Hello, I am Juanita. I am part of the NVAM teen council. One of our first project was to draw five objects that describe us. I’m not very artistic or creative but I was proud of two of my drawings. I love Superman and I consider myself a hero. I like to help others and try to pass positive vibes so that people could have a good day. That’s why my first drawing was superman. My second drawing is my black converse and some leaves. Well, I’m basically obsessed with converse, especially my black converse. I started wearing converse when I started to open up and be myself. Thats why my converse have such a great significance in my life. I was kind of feeling fall so thats why I added leaves.
Meosha came into NVAM to speak about her experience on November 7th, 2015. I did not think that her speech would’ve had such an impact on me, but it moved me on an unexplainable level. She started her speech talking about how she chose to join the military because two reasons: her friend, and her financial concerns. Meosha was an only child and was raised by her single mother, so it would not be surprising to hear that her mom rejected her proposal. After a long discussing with her mom, her mom decided to support her decision. Meosha then shared her complicated and tough experience at bootcamp with us. She graduated at the top of her class and was given the opportunity to choose where to spend her next years to work. She originally had her mind set on Hawaii, but ended up choosing Italy. This was a big change for Meosha because it was her first time out of the country.
In her stay at Italy, a volcano had erupted. Instead of evacuating like the other residents, Meosha was required to stay and assist in any way possible. Another traumatic event that occurred in Italy was a helicopter accident; this tragedy took four of her friends’ lives. She had to live with this memory and it hurt each time she thought of it. She described this pain as a “moral injury”, an injury that others cannot see.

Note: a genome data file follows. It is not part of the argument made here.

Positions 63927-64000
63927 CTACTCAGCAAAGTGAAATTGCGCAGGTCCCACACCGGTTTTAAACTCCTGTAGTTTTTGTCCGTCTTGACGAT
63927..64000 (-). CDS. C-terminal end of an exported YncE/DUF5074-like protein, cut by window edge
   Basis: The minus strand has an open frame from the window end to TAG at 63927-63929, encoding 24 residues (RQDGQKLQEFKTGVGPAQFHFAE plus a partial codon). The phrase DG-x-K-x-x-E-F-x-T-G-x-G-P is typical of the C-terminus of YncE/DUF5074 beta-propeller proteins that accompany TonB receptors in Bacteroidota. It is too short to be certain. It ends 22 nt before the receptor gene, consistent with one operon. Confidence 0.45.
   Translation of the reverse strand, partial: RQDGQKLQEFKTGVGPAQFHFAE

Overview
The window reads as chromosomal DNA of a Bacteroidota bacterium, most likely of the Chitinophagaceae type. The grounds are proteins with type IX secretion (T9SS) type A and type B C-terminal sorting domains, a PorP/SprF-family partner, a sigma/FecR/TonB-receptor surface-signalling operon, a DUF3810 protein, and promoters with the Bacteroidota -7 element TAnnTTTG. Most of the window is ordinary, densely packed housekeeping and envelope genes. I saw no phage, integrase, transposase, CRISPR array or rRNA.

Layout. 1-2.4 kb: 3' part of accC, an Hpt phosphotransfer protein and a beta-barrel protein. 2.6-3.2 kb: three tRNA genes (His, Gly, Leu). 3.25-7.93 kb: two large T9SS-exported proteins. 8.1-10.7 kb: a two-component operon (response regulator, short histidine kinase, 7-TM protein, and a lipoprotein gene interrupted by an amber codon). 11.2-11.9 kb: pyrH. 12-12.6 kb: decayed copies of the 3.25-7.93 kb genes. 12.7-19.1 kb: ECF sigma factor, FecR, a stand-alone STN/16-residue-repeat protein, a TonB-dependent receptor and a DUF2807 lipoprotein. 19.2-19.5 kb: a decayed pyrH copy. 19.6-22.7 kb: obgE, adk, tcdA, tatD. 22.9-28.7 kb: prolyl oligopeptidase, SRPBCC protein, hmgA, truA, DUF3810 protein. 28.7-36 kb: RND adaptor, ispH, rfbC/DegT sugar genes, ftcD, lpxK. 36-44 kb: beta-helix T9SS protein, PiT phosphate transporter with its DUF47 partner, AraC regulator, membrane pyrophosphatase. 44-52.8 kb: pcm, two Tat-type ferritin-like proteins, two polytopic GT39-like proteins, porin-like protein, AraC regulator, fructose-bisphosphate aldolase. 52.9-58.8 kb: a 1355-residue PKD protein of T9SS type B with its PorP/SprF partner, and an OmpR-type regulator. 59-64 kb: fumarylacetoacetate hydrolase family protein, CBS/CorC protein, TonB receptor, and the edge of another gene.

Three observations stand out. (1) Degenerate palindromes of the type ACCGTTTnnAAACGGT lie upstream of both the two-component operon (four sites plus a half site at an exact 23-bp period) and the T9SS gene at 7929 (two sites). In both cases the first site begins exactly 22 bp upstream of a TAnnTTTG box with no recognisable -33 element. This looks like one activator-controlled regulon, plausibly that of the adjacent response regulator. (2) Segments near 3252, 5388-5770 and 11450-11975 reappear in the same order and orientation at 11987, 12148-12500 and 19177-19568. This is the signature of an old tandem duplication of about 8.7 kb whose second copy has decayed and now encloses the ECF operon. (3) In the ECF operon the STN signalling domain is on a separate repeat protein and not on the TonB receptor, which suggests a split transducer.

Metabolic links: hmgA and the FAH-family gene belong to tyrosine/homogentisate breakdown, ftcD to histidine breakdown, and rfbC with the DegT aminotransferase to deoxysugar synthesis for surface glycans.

After Italy, she was transferred to Iraq. Mesh had to leave her family and her child behind to serve her country. She described Iraq to be a setting where she ware in pain, calm, and aware. Her most unforgettable moment in her stay was when she was in a vehicle with three fellow soldiers and the car hit a land bomb. Meosha was the only survivor completely because she got thrown out of the vehicle.
After this horrible event, reconstructive surgery was necessary and the doctors even suggested a leg amputation. Luckily, Meosha’s mother did not allow her daughter’s leg to be amputated. Meosha woke from her coma cuffed and panicked. She slowly recalled and processed what happened and understood that she needed physical therapy in order to talk again. In the meantime, her life remained on a wheelchair. During this period she described it as a “suicidal and dark” time where she did not see the light in her life. She would cry during her physical therapy sessions and refuse to participate.
Days had gone by where Meosha refused to shower or participate in any activities. This continued until her best friend came and pointed out that she had an unbearable odor and that she needs to get it together. Meosha told us that her friend saved her live by telling her to keep holding on because “she survived for a reason”.
In the end, Meosha described that death was a reality that we have to accept. Although she had experienced many near death experiences throughout her military career. She was asked “If you were given a choice to go back, would you redo this military experience all over, or choose a different life path?” Her response was that she would do it all over again because the choices she made in the military shapes her character which shaped her into who she is now and she would never do anything to change that.
My experience at NVAM teen council was wonderful. When I signed up, I didn’t realize that I would be meeting teens from different grades and schools. An unexpected event was the fact that I made so many new friends at teen council. Moki and Alison were both wonderful instructors that have helped me learn and open up to new ideas. They are both adults I can trust and share any problems I had in school or in my life. They also provided many field trips to expand our knowledge of a veteran’s life and thoughts. We were given the chance to create an ofrenda to commemorate the twenty-two veterans that commit suicide on a daily basis. After creating the ofrenda, we got to display it at a public area with many other foundations who have created ofrendas for their passed loved ones. Another project we worked on was a repeated wallpaper activity. This activity was quite complicated at first, but the finishing piece took me by surprise by how great it turned out. I will definitely be applying this activity in my future life; whether I decide to create a pattern for clothes or a repeated pattern for my personal enjoyment. Overall, my experience at NVAM was incredible because of the enjoyment and the great memories I created with my fellow peers throughout these past few months.